Preview: Splendour

Georgia Reddington looks forward to what promises to be a fast-paced and tension-filled production

In a small room in an unknown palace, four women wait for the arrival of a mysterious dictator. They are: the absent dictator’s wife (Rosie Richards), her oldest friend (Martina Kavanová), a foreign photographer (Natalie Woodward) and her interpreter (Ellie Mae MacDonald). As the conversation and chilli vodka run dry, we soon become aware that in this strange secluded place, all is not as it seems.

Mischa Andreski has taken on the difficult but undoubtedly worthwhile task of staging Abi Morgan’s politically charged drama ‘Splendour’. Together with her strong all-female cast and crew, this group of performers promise to lead us through the tangled labyrinth that is Morgan’s script. The play itself is incredibly experimental; playing with our concept of time with repetitions, flashbacks and soliloquies. This both traps the audience and characters in the staged situation and simultaneously allows for a greater exploration of the character’s thoughts and feelings, whilst also gradually revealing the context of the oppressive force that threatens to, quite literally, invade their private space.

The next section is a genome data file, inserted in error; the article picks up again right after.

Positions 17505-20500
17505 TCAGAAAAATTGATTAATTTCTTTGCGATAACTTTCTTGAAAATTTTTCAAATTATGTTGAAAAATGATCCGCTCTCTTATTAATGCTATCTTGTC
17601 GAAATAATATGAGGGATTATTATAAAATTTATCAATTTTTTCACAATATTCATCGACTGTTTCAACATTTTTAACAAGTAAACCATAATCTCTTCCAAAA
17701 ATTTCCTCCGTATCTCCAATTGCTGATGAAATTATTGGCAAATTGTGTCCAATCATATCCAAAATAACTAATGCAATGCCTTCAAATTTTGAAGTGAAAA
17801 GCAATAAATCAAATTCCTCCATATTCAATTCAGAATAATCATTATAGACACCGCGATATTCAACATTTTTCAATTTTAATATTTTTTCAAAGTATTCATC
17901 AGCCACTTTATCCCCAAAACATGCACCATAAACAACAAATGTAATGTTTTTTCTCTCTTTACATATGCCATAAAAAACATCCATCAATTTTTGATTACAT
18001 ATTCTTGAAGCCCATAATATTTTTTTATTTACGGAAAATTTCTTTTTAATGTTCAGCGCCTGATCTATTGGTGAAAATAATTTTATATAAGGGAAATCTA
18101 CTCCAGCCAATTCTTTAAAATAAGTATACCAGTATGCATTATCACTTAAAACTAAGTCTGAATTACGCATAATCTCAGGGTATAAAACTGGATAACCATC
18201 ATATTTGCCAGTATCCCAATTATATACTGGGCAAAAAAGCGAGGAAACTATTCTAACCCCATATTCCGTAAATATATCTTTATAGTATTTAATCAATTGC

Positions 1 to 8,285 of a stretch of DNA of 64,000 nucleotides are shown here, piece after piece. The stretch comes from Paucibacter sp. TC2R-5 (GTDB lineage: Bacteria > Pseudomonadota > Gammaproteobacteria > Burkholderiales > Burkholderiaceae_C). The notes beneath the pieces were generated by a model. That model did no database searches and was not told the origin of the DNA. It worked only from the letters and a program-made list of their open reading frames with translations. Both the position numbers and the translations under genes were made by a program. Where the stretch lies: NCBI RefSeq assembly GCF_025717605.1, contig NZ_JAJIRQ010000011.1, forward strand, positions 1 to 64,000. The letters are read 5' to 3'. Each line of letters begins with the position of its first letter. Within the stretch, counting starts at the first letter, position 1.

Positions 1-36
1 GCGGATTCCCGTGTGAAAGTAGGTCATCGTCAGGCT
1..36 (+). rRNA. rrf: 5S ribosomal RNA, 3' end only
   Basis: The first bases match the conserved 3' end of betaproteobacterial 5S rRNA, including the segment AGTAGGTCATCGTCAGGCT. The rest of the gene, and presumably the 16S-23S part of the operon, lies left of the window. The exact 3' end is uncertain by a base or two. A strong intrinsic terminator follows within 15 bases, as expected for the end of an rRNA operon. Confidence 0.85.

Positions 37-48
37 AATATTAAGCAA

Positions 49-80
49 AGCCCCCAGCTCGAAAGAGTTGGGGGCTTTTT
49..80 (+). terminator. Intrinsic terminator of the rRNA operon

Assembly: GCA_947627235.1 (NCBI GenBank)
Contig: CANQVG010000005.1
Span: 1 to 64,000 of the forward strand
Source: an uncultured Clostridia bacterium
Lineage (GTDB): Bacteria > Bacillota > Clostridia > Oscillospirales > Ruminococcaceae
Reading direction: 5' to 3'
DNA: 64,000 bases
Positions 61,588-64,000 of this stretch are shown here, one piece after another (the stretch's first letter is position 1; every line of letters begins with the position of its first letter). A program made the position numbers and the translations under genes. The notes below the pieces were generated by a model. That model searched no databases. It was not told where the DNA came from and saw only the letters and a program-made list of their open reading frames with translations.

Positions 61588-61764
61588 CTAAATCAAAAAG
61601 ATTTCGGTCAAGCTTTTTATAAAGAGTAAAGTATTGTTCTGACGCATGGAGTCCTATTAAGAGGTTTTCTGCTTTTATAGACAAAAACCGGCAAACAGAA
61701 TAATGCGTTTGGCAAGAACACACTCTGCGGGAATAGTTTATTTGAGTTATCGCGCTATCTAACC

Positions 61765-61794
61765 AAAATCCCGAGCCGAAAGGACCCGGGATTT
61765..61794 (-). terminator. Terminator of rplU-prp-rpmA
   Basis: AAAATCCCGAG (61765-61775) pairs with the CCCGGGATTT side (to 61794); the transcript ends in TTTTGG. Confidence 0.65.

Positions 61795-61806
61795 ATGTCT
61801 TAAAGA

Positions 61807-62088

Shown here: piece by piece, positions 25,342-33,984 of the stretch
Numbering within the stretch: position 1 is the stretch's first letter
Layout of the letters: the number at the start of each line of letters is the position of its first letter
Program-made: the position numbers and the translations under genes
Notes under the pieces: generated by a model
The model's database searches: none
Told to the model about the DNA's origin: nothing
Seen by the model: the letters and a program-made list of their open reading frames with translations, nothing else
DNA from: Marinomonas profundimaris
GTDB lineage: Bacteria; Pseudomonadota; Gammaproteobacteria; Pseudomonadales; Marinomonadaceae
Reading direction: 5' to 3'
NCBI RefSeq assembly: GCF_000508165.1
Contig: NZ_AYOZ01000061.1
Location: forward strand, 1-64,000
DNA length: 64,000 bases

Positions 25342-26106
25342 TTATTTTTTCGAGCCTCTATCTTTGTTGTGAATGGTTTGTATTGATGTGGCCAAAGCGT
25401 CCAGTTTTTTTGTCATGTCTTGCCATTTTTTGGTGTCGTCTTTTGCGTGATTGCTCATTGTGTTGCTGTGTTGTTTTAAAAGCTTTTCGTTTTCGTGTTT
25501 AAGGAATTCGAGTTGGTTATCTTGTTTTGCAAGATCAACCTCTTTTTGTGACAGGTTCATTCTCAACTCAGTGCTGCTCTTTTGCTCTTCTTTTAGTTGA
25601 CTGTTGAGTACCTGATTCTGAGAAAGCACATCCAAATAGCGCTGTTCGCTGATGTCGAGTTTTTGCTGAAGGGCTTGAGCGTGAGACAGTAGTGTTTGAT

As well as an intriguing format, ‘Splendour’ aims to tackle relevant and provocative themes. This small cast of brilliant women each portray a character that is wholly different to the other. Richards perfectly embodies the indulgent and oblivious wife, her snappy retorts and escalating drinking habits serve as the first hints that her world is slowly crumbling. Kavanová’s passive and calm demeanor seems cleverly constructed and Woodward’s frustrated confusion at the women around her resonates with the equally bewildered audience. As scenes are repeated like a stuck record, the tension in the room increases exponentially, over and over again we see each character failing to communicate with the other, only revealing truths to the audience. Social dynamics, power and hierarchy are put under intense scrutiny and revealed to be fickle, fragile things that can bend and break. The voices (both exterior and interior) of these four women combines to create an intriguing and compelling vision of a world teetering on the edge of destruction.

‘Splendour’ looks set for being a thrilling piece of drama, with a complex script and an incredibly capable cast, it will challenge even the most experienced audience member’s interpretations. This production promises to deliver a fast-paced, tension-filled evening of drama, deception and dissolution. The revolution is coming, don’t miss out.